TOWNSVILLE’S residential real estate market is starting to move with a survey finding the city’s vendors are the happiest in the state.
Rating site Ratemyagent has released the results of its latest Price Expectation Report based on reviews by vendors who sold property between July and December last year.
Townsville topped the list of “happiest” Queensland areas.
It has also taken the number one position for the net percentage of sales above expectation at 41 percent and the turnaround in sales exceeding expectations, which jumped from 20 percent in 2018 to 45 percent last year.
Nationally, the report is based on responses from 40,000 vendors although for the Townsville result it says a minimum of 50 reviews was used.
Locally, agents, agree the market is moving although some are more buoyant than others.
One who is happy, Explore Property agent Giovanni Spinella, said they had seen a definite market improvement late last year.
“We sold more property in the last quarter of last year than in the whole year previous. We had a huge end to the year,” Mr. Spinella said.
“I also broke my PB for transactions in a month. I did nine.”
The reasons for the change vary.
Some agents say that a reduction in the vacancy rate combined with an increase in rents has lured more investors into the market than previously, while the Federal Government’s First Home Loan Deposit Scheme is also credited with attracting more first home buyers.
Other agents say Townsville’s value for money compared with southern centres is also attracting retirees.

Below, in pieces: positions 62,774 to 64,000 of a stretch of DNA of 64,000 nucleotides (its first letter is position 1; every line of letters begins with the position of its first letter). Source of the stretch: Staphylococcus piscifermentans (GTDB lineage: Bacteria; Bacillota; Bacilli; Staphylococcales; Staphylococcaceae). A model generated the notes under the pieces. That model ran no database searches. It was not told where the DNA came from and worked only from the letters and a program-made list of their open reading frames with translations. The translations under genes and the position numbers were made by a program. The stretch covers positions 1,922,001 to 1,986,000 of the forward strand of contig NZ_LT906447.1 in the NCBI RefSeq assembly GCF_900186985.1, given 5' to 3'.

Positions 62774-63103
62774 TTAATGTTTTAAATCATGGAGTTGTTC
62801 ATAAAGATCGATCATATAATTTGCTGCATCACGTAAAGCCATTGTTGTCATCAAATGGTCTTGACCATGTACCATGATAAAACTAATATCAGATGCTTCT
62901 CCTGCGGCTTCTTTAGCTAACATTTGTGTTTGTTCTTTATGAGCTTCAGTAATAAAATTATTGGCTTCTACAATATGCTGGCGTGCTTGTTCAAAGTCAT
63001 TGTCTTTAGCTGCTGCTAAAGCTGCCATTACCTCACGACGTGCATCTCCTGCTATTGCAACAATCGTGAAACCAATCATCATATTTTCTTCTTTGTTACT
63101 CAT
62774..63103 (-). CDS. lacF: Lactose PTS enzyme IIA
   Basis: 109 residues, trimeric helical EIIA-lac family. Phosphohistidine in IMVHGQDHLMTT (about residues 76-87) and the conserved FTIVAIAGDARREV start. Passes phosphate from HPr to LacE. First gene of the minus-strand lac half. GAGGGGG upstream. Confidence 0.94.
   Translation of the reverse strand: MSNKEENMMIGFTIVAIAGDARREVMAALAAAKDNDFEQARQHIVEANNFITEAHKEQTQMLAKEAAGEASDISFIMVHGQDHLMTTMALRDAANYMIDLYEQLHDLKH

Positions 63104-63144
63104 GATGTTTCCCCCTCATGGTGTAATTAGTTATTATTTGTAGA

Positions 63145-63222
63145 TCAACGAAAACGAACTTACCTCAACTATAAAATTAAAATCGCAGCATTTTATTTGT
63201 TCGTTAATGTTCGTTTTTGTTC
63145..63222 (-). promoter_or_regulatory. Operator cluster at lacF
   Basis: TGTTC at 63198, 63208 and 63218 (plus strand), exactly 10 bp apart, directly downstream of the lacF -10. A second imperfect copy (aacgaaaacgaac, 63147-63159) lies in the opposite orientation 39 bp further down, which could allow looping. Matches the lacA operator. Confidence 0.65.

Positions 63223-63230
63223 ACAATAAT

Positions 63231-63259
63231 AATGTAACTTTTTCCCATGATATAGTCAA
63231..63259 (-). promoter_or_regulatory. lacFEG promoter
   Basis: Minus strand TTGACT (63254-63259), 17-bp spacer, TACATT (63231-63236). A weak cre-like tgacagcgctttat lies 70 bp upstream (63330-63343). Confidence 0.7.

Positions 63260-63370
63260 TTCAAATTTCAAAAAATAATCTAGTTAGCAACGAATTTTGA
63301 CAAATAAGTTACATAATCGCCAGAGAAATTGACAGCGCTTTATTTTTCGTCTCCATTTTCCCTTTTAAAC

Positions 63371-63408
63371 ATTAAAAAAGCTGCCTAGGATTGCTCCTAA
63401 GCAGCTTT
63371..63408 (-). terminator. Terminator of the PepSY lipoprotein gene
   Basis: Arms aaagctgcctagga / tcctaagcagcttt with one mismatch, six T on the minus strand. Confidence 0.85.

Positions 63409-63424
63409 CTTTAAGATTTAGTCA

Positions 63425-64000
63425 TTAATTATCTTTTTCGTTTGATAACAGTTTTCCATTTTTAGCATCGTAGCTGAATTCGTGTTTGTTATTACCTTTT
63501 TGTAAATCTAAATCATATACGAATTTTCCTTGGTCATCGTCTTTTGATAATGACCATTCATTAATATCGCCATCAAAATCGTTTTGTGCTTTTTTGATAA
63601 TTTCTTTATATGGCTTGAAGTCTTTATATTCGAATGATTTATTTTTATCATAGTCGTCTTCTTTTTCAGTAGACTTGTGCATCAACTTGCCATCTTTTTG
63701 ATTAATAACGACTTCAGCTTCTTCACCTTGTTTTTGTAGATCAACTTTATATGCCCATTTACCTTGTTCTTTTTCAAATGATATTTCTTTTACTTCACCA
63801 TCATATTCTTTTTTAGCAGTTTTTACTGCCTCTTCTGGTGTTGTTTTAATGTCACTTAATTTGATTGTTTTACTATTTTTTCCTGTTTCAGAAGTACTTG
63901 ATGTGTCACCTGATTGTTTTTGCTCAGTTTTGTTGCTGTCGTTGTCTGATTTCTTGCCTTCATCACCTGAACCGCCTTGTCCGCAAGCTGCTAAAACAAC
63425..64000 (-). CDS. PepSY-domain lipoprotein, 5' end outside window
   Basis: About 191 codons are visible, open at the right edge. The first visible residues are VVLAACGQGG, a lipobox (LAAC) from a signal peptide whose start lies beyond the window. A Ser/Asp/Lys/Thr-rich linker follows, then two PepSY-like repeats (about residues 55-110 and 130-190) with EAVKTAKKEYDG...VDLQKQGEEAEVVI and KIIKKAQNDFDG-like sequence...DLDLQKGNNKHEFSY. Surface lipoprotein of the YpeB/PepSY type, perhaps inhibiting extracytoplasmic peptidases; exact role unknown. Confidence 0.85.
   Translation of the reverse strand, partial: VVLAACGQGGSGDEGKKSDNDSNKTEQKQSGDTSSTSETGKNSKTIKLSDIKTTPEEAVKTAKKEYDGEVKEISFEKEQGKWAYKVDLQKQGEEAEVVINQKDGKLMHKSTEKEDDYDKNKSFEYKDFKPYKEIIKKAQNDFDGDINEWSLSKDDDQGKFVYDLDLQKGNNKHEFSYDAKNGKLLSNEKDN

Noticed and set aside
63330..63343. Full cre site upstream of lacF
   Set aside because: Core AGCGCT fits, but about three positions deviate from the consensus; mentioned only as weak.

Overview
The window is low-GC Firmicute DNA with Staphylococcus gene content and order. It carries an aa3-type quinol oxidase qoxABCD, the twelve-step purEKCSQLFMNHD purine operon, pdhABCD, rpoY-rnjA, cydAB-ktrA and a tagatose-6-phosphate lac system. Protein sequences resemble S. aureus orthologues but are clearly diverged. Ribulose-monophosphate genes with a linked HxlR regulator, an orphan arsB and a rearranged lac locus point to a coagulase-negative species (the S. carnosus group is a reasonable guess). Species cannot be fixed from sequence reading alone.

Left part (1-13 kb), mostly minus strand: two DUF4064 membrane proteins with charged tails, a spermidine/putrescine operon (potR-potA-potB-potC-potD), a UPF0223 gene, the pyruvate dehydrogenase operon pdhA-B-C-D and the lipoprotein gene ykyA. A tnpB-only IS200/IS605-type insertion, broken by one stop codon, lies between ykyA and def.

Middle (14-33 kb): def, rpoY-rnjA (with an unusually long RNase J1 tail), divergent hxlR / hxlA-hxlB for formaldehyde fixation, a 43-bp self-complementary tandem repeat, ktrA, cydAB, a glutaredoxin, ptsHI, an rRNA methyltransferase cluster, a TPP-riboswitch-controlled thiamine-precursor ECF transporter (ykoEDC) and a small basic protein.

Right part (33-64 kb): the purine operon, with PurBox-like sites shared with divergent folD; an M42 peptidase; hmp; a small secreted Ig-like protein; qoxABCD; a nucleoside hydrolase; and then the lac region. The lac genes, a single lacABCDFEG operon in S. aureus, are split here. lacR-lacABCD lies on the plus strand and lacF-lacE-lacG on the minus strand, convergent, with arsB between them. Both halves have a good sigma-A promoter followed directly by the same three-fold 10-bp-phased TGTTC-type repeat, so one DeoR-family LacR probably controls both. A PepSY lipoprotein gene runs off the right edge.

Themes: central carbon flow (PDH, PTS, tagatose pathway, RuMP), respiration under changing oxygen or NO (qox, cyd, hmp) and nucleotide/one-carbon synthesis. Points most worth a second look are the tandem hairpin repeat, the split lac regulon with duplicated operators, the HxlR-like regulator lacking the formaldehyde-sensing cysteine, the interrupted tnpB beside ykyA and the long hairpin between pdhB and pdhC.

Real Estate Institute of Queensland Townsville zone chair Ben Kingsberry said his agency, Harcourt Kingsberry, was seeing uptick inactivity.
“There are various groups (of buyers) re-entering the market, interstate investors and first home buyers,” Mr. Kingsberry said. “For a long time, investors haven’t been buying because they are uncertain about the vacancy and also the rent rates that can be achieved.
“Now they can be confident of finding a tenant, they are pulling the trigger and buying.”
Herron Todd White says Townsville’s median house price had deflated from $360,000 in 2013 to $314,000 last year but cautions last year’s median was affected by a flurry of demand for houses in the sub- $200,000 bracket. Agents say those cheapies now are harder to find.
Harcourts Kingsberry agent John Mendo said they were seeing a lot of older people coming to Townsville and looking to retire because homes were so much cheaper than in capital city markets.
John Gribbin Realty principal John Gribbin said more sales were occurring and investor activity had picked up but that the unit market continued to face difficulties because of the blowout in insurance costs for strata-titled property. Sally Elliott of Smith and Elliott said they were seeing a lot more confidence in the market and more buyers attending open house events.
“On Sunday in the pouring rain we had 15 groups of people come through a first open house and it sold,” Ms. Elliott said.
“A few investors are starting to come back into the market. Townsville is perceived as having enormous potential.”
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